whether through id1 or id2. For the sample data set, the result should
be two groupings: (1, 3, 5) and (2,4). The result could be in any
format (rows and/or columns) as long as there is some indication of the
groupings so I can print out a report.
Here is the sql to create a test case with a small sample of the data:

create table pairs (id1 integer, id2 integer);

insert into pairs values (1, 1);
insert into pairs values (1, 5);

insert into pairs values (3, 3);
insert into pairs values (3, 5);
insert into pairs values (5, 1);

insert into pairs values (5, 3);
insert into pairs values (5, 5);

insert into pairs values (2, 4);
Isn't this just a recursive query?

B.

Nov 20 '06 #6

de*******@yahoo.com wrote:
--CELKO-- wrote:
[...]
Can you define what you mean by "association" ? I sse that {1,3,5} all
are in a group with (id1 = 5) , but since you do not have a (2,2) pair,
how did you get {2,4} ?

Good observation! This is my mistake. The full set should also
include records (2,2), (4,2) and (4,4).
Why is that necessary? If the graph is undirected why not store each
edge once, and remove the loops (x,x)? With your sample data that would
leave us with:

insert into pairs values (1, 5);
insert into pairs values (3, 5);
insert into pairs values (2, 4);

A constraint like CHECK ( id1 < id2 ) could be of help.

By storing both directions and the loops you will have to verify that
for each (x,y) you also have (x,x) (y,y) and (y,x).

Just my 2 euro thoughts

/Lennart

[...]

Nov 20 '06 #7

Lennart wrote:
[...]
A constraint like CHECK ( id1 < id2 ) could be of help.
Note that it doesnt prevent one from adding, say (1,3) to Pairs

/Lennart

Nov 20 '06 #8
Can we assume that you can get rid of identity-type pairs, e.g., {1,1},
as well as one of any reciprocals, e.g., remove either {3,5} or {5,3}?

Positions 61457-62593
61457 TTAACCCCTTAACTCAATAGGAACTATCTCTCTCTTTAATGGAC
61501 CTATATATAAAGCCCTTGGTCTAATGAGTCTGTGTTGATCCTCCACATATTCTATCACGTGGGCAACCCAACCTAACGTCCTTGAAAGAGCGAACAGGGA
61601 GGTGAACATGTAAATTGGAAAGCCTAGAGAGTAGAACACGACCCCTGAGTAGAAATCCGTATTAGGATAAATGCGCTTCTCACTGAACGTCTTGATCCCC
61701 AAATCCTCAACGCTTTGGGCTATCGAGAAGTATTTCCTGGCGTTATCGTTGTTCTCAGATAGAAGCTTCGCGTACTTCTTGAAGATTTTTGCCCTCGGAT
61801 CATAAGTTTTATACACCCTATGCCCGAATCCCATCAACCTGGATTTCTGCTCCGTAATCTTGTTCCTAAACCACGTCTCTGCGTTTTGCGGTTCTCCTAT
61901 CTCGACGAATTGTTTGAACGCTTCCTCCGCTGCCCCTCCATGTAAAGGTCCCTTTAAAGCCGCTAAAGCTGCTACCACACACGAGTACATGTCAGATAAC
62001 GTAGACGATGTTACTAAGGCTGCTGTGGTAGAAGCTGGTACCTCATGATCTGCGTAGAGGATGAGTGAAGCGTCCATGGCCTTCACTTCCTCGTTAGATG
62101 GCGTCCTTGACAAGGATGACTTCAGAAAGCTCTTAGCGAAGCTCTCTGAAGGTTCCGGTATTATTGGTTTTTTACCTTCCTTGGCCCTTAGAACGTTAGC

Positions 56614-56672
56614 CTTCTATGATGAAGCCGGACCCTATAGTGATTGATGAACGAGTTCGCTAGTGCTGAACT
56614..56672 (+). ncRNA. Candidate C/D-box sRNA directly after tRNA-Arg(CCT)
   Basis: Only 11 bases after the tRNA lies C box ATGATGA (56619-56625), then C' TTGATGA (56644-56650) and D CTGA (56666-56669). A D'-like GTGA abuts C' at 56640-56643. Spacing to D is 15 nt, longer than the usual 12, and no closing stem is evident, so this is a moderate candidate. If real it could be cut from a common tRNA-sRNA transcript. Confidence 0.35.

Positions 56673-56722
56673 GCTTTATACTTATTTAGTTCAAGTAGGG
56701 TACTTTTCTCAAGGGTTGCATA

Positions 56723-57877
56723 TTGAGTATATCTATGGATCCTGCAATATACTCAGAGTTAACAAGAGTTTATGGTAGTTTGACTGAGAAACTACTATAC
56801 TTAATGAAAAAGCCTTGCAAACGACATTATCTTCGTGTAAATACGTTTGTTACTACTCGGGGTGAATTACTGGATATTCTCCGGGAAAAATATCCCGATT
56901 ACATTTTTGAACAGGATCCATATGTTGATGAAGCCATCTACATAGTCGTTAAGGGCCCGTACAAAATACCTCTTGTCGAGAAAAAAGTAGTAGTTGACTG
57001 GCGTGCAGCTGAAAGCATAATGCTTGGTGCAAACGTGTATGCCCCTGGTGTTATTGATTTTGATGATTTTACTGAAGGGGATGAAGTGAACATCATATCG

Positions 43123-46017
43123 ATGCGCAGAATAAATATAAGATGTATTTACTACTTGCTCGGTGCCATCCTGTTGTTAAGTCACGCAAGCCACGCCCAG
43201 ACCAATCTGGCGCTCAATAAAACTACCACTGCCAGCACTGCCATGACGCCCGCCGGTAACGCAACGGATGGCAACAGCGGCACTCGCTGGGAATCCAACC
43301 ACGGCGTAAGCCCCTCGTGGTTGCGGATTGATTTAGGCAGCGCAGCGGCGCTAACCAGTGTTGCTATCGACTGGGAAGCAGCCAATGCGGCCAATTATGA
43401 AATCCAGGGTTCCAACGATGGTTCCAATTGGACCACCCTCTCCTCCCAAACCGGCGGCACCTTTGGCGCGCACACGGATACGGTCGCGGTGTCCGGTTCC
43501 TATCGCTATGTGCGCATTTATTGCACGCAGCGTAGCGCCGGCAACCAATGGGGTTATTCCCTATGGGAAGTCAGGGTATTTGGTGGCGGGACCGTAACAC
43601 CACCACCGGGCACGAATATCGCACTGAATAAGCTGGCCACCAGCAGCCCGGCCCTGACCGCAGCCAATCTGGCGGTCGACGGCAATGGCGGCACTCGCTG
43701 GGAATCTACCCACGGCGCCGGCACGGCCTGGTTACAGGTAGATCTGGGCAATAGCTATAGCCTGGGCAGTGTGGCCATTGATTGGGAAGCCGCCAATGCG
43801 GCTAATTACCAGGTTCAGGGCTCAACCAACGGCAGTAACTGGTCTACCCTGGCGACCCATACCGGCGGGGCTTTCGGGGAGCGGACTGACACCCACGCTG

While you're mulling that over, you might want to take a look at a
posting of mine in this forum titled "Trees, recursion, and grouping,"
in which I was asking in essence the same question.

Some very helpful queries were proferred, as was a clarification by Joe
that I was not dealing with a tree, but rather with a forest, as you
are (after de-duping as I suggest above, you are left w/ two
independent root nodes: 1 and 2).

In a follow-up to this posting, I will post the query I ended up with
(as soon as I track it down :-).

--Jeff

de*******@yahoo.com wrote:
Hello,

I need to somehow relate certain records together in a table and I am
wondering if this is possible in SQL at all. Consider the table
definition below. I need to find all pairs that have associations
whether through id1 or id2. For the sample data set, the result should
be two groupings: (1, 3, 5) and (2,4). The result could be in any
format (rows and/or columns) as long as there is some indication of the
groupings so I can print out a report.
Here is the sql to create a test case with a small sample of the data:

create table pairs (id1 integer, id2 integer);

insert into pairs values (1, 1);
insert into pairs values (1, 5);

insert into pairs values (3, 3);
insert into pairs values (3, 5);
insert into pairs values (5, 1);

insert into pairs values (5, 3);
insert into pairs values (5, 5);

insert into pairs values (2, 4);
Nov 21 '06 #9
Great paper--thanks for sharing it!

--Jeff

Lennart wrote:
de*******@yahoo.com wrote:
Hello,

I need to somehow relate certain records together in a table and I am
wondering if this is possible in SQL at all. Consider the table
definition below. I need to find all pairs that have associations
whether through id1 or id2. For the sample data set, the result should
be two groupings: (1, 3, 5) and (2,4). The result could be in any
format (rows and/or columns) as long as there is some indication of the
groupings so I can print out a report.

In general I would say no, this is not *practically* possible in SQL.
What you are describing is an unrestricted graph and sql does not
handle this very well. See for example this article:

* Maintaining the transitive closure of graphs in SQL.
Guozhu Dong, Leonid Libkin, Jianwen Su and Limsoon Wong.
Int. Journal of Information Technology, 5 (1999), 46-78.

http://citeseer.ist.psu.edu/cache/pa...aintaining.pdf

Especially chapter 4: Transitive closure of arbitrary directed graphs
If you could restrict your graph somehow, there might be easier
solutions lurking around. Trees for example are quite easy to handle,
and there are a number of well known methods.

/Lennart
Nov 21 '06 #10
OK--here's the gist of what I came up with (with much help from those
who replied to my own posting):

WITH
PAIRS(ID_A, ID_B) AS
(
VALUES
(1,5),
(5,3),